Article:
Surveys of alpha-gal patients have found that most have a significant delay between their first symptoms and their diagnosis.
McCullick, who thinks he got alpha-gal syndrome from a tick he pulled off his forehead in 2018, wasn’t diagnosed until 2022.
Alpha-gal isn’t like a typical food allergy, in which the physical reaction to an offending food starts seconds to minutes after eating it.
Instead, people with alpha-gal allergy tend to become ill four to six hours after having red meat or dairy, so they don’t always connect their symptoms to what they’re eating. Reactions can include hives, shortness of breath or even life-threatening anaphylaxis.
“I went to bed every night not knowing if I was going to wake up in the morning. And every time I couldn’t catch my breath and every time my heart skipped a beat, I didn’t know what was going to happen,” McCullick said.
“The future didn’t seem very bright, and I can relate it to maybe being a soldier in a foxhole with shells coming down all around. You just don’t know when your last breath is going to be, and it was psychologically devastating, actually. And that’s not just me; there’s thousands and thousands of cases just like mine,” he said.
Diagnoses on the rise
Researchers haven’t had a good idea how many Americans might have alpha-gal syndrome.
Until 2022, one commercial lab ran most alpha-gal testing in the US: Viracor in Lenexa, Kansas. For the new study, epidemiologists at the CDC analyzed anonymous testing data from this lab for blood tests run from 2017 through 2022. Providers ordered nearly 300,000 tests for alpha-gal during this period, and 30% of them — roughly 90,000 — were positive.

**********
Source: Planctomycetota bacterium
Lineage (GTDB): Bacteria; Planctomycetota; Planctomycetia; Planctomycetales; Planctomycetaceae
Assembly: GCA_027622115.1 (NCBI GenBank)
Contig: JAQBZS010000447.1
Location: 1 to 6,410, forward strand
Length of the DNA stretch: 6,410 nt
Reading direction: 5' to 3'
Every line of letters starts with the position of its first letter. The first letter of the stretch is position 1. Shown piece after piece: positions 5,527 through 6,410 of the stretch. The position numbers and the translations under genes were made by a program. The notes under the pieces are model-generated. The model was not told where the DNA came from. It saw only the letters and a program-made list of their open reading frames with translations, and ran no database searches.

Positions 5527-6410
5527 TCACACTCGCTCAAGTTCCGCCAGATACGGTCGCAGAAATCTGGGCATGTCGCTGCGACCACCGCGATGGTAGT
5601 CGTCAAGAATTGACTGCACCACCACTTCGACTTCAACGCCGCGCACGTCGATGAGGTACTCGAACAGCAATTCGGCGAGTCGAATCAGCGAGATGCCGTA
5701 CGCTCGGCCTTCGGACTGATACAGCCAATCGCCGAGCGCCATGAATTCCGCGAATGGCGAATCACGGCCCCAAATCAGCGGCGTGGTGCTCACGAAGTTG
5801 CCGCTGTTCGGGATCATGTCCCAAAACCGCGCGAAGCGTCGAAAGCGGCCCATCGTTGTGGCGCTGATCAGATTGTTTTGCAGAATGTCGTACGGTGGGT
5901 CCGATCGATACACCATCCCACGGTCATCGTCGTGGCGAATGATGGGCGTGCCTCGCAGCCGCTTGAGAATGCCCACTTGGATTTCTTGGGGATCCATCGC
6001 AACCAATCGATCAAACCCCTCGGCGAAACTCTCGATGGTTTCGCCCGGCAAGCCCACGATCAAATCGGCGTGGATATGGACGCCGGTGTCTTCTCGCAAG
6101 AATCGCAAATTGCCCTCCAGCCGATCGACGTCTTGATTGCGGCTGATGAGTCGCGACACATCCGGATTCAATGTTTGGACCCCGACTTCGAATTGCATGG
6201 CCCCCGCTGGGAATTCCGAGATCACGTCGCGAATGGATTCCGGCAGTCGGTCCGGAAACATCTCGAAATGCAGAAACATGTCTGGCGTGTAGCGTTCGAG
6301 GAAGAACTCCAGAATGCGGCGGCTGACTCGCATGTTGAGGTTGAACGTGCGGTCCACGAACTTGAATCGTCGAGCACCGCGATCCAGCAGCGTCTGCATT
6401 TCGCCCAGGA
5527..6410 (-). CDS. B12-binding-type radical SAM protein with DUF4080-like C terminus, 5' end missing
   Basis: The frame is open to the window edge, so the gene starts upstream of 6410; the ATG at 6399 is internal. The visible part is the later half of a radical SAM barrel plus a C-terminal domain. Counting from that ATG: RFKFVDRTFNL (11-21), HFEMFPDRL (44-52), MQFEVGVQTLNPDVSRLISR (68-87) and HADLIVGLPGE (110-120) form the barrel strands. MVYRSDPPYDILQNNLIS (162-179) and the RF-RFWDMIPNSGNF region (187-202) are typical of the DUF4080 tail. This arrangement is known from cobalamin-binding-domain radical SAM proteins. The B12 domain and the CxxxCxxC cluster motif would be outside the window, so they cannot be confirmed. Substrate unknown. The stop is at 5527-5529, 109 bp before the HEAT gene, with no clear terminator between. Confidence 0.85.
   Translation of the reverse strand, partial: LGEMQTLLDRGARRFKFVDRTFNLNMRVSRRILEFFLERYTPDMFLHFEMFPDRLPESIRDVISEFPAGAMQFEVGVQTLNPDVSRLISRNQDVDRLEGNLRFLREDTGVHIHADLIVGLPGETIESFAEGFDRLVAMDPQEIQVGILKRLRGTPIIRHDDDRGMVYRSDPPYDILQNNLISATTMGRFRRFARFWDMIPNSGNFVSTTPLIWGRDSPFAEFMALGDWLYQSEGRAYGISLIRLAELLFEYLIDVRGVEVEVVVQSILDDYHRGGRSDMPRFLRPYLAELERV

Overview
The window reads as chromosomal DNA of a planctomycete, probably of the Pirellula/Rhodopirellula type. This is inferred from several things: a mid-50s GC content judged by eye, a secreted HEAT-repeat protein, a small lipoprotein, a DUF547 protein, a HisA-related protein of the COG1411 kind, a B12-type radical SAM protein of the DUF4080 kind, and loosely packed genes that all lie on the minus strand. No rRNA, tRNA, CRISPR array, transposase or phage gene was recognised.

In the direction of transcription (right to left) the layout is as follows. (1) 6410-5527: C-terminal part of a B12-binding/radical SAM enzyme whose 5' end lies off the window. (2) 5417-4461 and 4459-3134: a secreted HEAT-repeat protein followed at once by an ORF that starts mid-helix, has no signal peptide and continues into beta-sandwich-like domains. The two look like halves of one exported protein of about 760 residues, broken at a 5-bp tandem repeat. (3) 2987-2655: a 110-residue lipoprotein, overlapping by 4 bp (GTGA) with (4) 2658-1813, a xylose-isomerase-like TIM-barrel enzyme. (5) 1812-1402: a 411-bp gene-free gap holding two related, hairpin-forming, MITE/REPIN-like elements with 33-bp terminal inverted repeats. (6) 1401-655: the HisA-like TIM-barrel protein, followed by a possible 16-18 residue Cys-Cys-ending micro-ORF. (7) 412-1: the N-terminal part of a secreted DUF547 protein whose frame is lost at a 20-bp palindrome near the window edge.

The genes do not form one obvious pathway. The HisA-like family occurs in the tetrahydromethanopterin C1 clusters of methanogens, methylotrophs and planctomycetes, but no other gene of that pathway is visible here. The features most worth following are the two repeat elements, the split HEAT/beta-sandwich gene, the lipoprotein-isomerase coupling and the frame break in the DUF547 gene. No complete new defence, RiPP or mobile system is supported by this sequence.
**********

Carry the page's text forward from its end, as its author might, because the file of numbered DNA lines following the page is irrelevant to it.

Adding those test results to the results of earlier studies, the study authors deduced that there were 110,000 suspected cases of alpha-gal syndrome diagnosed in the US from 2010 to 2022.
With the lack of awareness among health care providers, the researchers adjusted their data under the assumption that between 20% and 78% of cases probably go undiagnosed. This led to them to estimate that between 96,000 and 450,000 Americans may have been affected by alpha-gal syndrome since 2010.
The numbers stunned Commins. “The number of potential cases is far beyond what we thought,” he said.
“If the projection and estimate of nearly 450,000 cases is even approximately correct, this is the number 10 allergy in the country behind sesame, which is number nine and affects roughly half a million people,” Commins said.
And the numbers weren’t steady over time. “Every year, we see an increased number of suspected cases that are captured in this lab-based surveillance,” said study author Dr. Johanna Salzer, the epidemiology team lead for rickettsial diseases at the CDC.